Ironically for such a maternal woman, Dorothy never had children of her own. Asked why, she says it was simply never the right time.
“I never found the right sperm donor or partner,” she says with a laugh. “I always said if I got to 35 and didn’t have the right partner, I would find a sperm donor, but then I went overseas, and forgot about that.”
So how does a Kiwi woman, without children, come to be a baby nurse in demand by Hollywood stars?
Dorothy’s Career with babies started at 16, when she left school in central Auckland to train as a Karitane nurse with the Royal New Zealand Plunket Society.
It was the 1970s, when it was common practice to let babies ‘cry it out’, a concept Dorothy has now moved well away from. But she says the maternity training was a solid grounding for her future career.
During her late teens and 20s Dorothy did some work as a maternity nurse, but as she was yet to have a long-term focus, she worked mostly in office jobs. There she learned the demands of the corporate world, an experience that gave her an understanding of the pressures working mums face.
The pull of babies was strong however, and she spent her spare time doing baby-care work before returning full-time to her passion. At 30 she signed up with two Kiwi nanny agencies and at 35 was sent to England to work for a family. She did not return to live in New Zealand for more than 20 years.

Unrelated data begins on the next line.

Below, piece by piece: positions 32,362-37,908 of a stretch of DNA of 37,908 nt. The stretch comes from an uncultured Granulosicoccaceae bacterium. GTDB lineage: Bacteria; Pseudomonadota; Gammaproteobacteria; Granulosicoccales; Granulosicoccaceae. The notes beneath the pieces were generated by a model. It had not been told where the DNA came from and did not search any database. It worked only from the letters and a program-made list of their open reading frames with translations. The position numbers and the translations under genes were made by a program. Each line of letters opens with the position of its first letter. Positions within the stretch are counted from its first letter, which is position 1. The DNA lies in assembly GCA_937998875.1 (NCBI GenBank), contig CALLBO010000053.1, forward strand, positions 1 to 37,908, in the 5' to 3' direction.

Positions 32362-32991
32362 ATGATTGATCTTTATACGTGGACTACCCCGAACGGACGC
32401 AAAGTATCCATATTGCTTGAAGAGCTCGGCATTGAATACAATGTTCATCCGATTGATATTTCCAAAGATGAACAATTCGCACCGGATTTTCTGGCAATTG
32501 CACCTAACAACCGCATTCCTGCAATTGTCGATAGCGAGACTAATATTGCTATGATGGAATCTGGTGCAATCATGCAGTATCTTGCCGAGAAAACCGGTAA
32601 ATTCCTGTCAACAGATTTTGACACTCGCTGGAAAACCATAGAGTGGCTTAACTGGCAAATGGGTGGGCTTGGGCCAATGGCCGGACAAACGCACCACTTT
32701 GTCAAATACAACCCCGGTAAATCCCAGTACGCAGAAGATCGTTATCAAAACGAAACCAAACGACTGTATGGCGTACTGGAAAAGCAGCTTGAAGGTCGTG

“In England I got on the books of a very old-fashioned maternity nurse, Patsy Smith, and my God you had to be good to get on there; she’d rather turn clients away than have riff-raff. She was awesome,” says Dorothy.
The role of a maternity nurse is to assist families with their newborns but Dorothy says her work extends to caring for the whole family.
“I was there to totally support and nourish the mother, the baby and the father. Holistically you are looking at the unit, and so if there are toddlers involved that includes them as well.”
Under Patsy, no-nonsense Dorothy was in high demand and had jobs lined up months in advance. “I did three years back-to-back with newborns so I know sleep deprivation,” she says with conviction.
“I know how the four walls come in and I know what goes on in a home. People may say I don’t know what I am doing because I am not a mother, but I have a lot of experience. The only things I haven’t done are give birth or breastfeed.”
From left to right: Dorothy looked after Russell Crowe and Danielle Spencer’s eldest son, Charlie. With employer Catherine Zeta-Jones.
One of the earliest jobs she secured in the UK was with a Welsh family who she became close to – they provided a base for her in between jobs and she joined them on their annual family holidays.